In terms of exposure to government risk, there is not only a large portfolio of government bonds but also contingent exposure under the government-backed APS scheme, which protects against adverse effects from the loan portfolio taken on board with the CCB acquisition.


Rating Outlook

The Outlook for the ratings is Stable, indicating that the ratings are unlikely to change over the next 12 months. While most of the Bank’s financial metrics significantly improved following the acquisition of CCB (and continue to improve), the large stock of NPEs and the uncertainties related to the effects of Covid-19 on both asset quality and profitability are likely to continue to constrain the ratings.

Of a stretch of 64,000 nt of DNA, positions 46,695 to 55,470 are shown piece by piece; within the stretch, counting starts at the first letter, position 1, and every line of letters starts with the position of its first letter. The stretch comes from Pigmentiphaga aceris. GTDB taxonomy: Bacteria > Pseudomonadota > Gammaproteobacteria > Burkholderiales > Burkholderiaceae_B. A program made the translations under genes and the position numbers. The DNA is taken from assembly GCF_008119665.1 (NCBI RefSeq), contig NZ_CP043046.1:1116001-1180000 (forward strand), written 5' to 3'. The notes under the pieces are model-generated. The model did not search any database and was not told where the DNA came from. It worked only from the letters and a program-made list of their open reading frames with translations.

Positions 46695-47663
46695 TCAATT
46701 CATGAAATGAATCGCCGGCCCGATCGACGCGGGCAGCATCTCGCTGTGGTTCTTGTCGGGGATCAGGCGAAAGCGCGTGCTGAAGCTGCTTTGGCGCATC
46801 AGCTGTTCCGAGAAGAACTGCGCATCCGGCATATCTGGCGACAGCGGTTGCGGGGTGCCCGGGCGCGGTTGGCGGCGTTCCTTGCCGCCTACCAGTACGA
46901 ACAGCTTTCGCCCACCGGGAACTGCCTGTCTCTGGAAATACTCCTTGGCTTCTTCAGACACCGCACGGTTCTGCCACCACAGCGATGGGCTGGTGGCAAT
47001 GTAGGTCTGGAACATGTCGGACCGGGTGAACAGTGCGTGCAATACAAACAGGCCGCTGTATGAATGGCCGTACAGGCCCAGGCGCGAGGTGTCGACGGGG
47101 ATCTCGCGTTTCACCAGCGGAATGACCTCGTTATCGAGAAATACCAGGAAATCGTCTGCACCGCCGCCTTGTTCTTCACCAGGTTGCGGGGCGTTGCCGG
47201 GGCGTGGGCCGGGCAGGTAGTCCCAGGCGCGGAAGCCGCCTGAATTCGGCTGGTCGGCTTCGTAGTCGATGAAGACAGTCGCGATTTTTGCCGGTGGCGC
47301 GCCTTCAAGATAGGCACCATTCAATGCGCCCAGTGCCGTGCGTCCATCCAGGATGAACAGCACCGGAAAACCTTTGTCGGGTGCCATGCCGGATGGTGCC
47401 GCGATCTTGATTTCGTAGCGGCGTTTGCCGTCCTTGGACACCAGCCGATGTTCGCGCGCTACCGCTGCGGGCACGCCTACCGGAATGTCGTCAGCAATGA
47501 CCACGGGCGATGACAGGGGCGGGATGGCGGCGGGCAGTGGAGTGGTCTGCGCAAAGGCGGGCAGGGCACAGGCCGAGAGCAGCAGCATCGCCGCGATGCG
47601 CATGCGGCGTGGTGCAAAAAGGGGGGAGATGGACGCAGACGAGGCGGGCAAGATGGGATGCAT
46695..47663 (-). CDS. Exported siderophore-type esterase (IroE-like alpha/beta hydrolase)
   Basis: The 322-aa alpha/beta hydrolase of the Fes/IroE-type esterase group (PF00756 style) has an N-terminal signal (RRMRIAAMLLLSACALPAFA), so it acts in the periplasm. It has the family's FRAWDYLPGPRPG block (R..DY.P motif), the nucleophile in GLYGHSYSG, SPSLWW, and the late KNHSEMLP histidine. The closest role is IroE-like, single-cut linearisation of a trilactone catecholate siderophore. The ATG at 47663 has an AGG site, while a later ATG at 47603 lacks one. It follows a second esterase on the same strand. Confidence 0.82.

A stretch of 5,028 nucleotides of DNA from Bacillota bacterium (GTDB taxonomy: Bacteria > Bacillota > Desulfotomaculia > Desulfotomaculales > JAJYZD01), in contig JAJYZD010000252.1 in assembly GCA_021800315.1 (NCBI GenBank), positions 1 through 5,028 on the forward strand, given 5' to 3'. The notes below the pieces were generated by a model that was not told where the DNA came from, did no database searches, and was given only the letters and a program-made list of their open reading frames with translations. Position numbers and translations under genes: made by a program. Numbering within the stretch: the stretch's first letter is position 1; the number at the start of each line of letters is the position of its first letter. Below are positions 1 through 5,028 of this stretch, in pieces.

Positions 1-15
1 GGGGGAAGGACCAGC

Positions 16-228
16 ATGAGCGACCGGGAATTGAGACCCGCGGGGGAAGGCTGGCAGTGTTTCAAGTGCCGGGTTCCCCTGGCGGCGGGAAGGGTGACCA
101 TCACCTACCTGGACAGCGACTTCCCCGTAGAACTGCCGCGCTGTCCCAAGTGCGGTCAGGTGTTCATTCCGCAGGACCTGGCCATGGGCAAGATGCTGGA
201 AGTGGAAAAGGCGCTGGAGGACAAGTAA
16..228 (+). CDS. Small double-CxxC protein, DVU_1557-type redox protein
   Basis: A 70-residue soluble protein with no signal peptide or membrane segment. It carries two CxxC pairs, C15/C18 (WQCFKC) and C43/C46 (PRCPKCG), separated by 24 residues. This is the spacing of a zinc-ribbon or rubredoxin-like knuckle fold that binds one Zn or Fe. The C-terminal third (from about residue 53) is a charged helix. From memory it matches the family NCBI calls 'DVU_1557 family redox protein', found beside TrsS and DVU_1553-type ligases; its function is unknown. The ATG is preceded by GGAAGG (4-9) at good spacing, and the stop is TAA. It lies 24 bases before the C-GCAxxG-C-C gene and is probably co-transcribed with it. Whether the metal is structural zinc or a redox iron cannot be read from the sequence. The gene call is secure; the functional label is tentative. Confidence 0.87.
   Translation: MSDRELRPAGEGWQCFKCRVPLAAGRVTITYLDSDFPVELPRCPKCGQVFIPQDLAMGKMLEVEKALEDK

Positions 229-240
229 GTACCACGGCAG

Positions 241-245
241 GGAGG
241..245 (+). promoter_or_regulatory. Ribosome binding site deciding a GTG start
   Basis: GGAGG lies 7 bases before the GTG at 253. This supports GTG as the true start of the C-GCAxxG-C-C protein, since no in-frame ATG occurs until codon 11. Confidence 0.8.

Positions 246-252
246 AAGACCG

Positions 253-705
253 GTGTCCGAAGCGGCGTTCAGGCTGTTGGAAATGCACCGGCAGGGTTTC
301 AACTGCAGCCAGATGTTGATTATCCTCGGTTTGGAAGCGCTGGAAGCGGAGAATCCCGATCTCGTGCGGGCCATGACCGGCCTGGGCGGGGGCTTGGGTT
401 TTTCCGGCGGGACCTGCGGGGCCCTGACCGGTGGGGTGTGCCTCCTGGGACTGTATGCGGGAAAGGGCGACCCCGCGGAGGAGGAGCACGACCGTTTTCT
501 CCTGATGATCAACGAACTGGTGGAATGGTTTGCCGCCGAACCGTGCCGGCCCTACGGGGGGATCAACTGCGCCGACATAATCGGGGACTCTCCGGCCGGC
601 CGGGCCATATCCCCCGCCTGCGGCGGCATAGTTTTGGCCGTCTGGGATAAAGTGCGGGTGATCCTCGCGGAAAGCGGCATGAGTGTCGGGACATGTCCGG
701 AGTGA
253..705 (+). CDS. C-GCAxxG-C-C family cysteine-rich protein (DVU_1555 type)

Rating Dynamics: Upside Scenario

The Outlook could be revised to Positive if there was a substantial improvement in loan asset quality metrics, including the loss coverage ratio coupled with a sustainable increase in profitability.


Rating Dynamics: Downside Scenario

The Outlook could be revised to Negative or the ratings lowered if loan asset quality again worsens once the governmental Covid-19 support and forbearance measures end. A similar shift in the Outlook could be prompted by any changes to the law which further reduce the realisability of collateral – or excessively prolong the period required to achieve this.